Duneland School Corporation’s proposed 2012 budget may represent an
unfortunate first: It may be the first budget for which school officials
don’t know for sure if the revenues will be there to support it.
That was the characterization of Duneland Superintendent Dirk Baer during a
special school board meeting Monday, at which the school board culminated
its review of the 2012 budget before final adoption, set for Oct. 3.
With all funds considered, the proposed Duneland budget totals $62.3
million, compared to the final $59.3 million budget for this year. The
budget totals were advertised in a legal notice in the Chesterton Tribune
on August 31 and Sept. 7.
Of the six different funds, the one that prompted the most attention was the
general fund, which is now predominantly funded through state sales and
income taxes, instead of local property taxes. The 2012 general fund is
proposed at $36.5 million, just slightly above this year’s $35.8 million.
Exactly what the general fund will end up at remains to be seen. Duneland
Assistant Superintendent David Pruis said Duneland expects the general fund
to be flatlined or possibly even decreased. And faced with increases in
insurance and employee retirement costs, Duneland is bracing for the
possibility that the general fund will be short again next year, just as it
was this year by about $1.2 to $1.4 million.
He noted that about 86 percent of the general fund is already committed to
“The funding cliff, as they say, is here,” Pruis said.
Baer said the funding problems facing schools statewide largely stem from
the state takeover of the general funds.
“We have not been funded 100 percent since the state took over it,” Baer
said, noting that at the same time, the state reportedly has a $1 billion
School board president Janice Custer said it’s relatively easy to brag about
surpluses if the state is holding back on funding its obligations.
Baer urged the public to contact their state lawmakers to address the
funding shortfalls facing Duneland and all other public schools. He noted
that Duneland currently has 21 fewer certified staff members than just two
years ago, yet the enrollment continues to be about the same.
Another fund that prompted discussion Monday was the bus replacement fund,
which is proposed at $983,070, a jump from this year’s $649,800.
The increase would cover the replacement of six buses, at a cost of
$586,170, and the additional purchase of four 66-passenger buses at a cost
The additional buses would be needed to cover route adjustments that are
anticipated if Duneland expands the elementary school day in the 2012 school
year. Though nothing is set in stone at this time, Baer said Duneland is
looking into a longer school day to fit all the required academic
instruction within the allotted time periods.
Pruis said the start and end times of school might be adjusted to add more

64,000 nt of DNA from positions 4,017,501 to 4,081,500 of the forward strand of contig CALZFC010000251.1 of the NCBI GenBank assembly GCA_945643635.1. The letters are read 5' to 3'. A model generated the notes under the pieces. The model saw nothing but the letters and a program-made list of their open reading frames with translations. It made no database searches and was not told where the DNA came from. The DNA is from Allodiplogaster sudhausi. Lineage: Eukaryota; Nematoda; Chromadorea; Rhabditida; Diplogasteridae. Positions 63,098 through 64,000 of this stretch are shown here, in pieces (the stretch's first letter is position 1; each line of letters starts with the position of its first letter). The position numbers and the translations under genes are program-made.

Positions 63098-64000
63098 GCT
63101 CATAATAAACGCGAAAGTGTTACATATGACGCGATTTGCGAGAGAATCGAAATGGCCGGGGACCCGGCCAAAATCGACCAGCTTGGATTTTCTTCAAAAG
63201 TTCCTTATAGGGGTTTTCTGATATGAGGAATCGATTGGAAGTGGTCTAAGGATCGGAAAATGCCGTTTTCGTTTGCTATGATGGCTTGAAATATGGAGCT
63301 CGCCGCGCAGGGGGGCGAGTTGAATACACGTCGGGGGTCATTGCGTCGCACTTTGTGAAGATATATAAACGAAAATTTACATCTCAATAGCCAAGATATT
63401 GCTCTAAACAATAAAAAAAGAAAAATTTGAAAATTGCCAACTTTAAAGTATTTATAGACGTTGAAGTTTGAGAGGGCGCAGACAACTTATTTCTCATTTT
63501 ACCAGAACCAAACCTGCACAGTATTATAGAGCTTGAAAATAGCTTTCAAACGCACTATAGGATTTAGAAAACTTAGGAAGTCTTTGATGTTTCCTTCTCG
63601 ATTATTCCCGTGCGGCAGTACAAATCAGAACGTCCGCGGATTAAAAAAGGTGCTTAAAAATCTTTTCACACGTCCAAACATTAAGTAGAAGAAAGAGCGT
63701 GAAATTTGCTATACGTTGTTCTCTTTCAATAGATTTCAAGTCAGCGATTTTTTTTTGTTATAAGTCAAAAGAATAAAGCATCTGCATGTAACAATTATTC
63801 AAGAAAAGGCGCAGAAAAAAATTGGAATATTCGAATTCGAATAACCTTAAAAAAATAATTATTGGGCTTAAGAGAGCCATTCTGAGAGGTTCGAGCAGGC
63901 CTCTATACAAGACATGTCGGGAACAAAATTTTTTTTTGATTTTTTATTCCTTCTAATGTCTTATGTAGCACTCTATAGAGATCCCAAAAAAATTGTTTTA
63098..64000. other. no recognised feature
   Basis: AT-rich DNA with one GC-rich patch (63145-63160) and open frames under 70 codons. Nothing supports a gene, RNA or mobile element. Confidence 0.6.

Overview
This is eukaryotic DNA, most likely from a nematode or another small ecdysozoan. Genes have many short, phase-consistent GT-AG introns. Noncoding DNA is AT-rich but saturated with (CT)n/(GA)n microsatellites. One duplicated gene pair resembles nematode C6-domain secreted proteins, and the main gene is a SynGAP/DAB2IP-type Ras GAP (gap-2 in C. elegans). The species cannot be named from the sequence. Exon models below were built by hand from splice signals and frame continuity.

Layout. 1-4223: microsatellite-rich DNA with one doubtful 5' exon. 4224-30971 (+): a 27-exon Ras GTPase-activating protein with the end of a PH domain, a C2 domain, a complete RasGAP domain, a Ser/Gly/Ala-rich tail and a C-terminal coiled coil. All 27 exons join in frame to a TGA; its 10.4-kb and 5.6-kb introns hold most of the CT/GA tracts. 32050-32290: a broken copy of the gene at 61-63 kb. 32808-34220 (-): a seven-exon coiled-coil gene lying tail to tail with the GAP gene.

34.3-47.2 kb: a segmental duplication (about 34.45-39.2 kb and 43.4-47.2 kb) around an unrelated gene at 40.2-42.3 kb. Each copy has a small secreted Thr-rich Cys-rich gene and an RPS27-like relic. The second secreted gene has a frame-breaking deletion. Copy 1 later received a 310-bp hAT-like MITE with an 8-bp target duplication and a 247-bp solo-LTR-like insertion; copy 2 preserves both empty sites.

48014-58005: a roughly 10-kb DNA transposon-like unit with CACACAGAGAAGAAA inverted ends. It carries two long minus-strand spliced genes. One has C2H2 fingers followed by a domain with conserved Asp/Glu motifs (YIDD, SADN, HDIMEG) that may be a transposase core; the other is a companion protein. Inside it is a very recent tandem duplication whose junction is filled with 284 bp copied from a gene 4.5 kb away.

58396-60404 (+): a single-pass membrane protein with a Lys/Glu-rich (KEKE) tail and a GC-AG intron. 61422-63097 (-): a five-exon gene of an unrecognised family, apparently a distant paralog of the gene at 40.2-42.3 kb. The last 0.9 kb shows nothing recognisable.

time to each day, which in turn would affect the student busing with
additional routes needed.
The state’s new requirement that schools prepare 12-year bus replacement
plans raised concerns as well Monday. Baer said it’s nearly impossible to
keep school buses in operation for 12 years, especially in northern Indiana.
Pruis cited the recent example of repair work that had to be done to a door
on a 2000 Duneland bus that was nearly rusted out.
Duneland Director of Transportation Jim Bonfield said that the budget is the
first time that Duneland is proposing to add new buses to the fleet since he
joined the system.
Also Monday, the school board heard a presentation about communication
changes at Chesterton High School.
Assistant Principal Kevin Zeck outlined the professional development program
for teachers. In the past, the teacher sessions focused on lecture style
approach, in which all teachers learned the same thing at the same time,
with minimal follow up. Under a new approach, CHS will focus more on
workshops, with teachers choosing the topics they are most interested in.
Issues will be broken down into “strands,” in which teachers will delve into
a topic over different sessions. Topics will include how to motivate the
students, how to teach like a champion, and how to create a mentoring
culture. Three additional strands will be devoted to technology, including
teacher created web pages.
Another new project underway at CHS is an online version of the CHS student
newspaper, the Sandscript. Editor in chief Micheala Sosby outlined how the
online paper will incorporate video clips, the WDSO radio and a Facebook
page. The online paper will give students and parents continually updated
“Using just the print isn’t as efficient as it was 20 to 30 years ago,” she
In personnel matters, the school board approved the appointment of Abby
Collins and Dawn Price as aides at Bailly Elementary. The board also
accepted the resignation of John Snyder as the boys track coach at CHS.
The enrollment increase of 71 students reported on the first day of school
at the Duneland has shriveled considerably.
Duneland Superintendent Dirk Baer announced Monday that as of the last head
count, Duneland has grown by about 10 students compared to last year.
That pales in comparison to the first day of school last month, when the
count showed 5,934 students, compared to 5,863 on the first day last year.
Baer said the enrollment increase of 71 on the first day of school was
accurate compared to the first day of school last year. But that figure
included students who were enrolled, and Duneland had every reason to
believe they were properly enrolled. But for whatever reason, he said, the
students should have been or are actually enrolled in other schools, such as
those who moved away, those who are moving in but not yet officially
relocated yet, or those who live in other school districts.
Baer said Duneland would have preferred to continue to see a higher
The numbers can, and probably will, change again. The “official” enrollment
count to determine state funding will be taken on Sept. 16.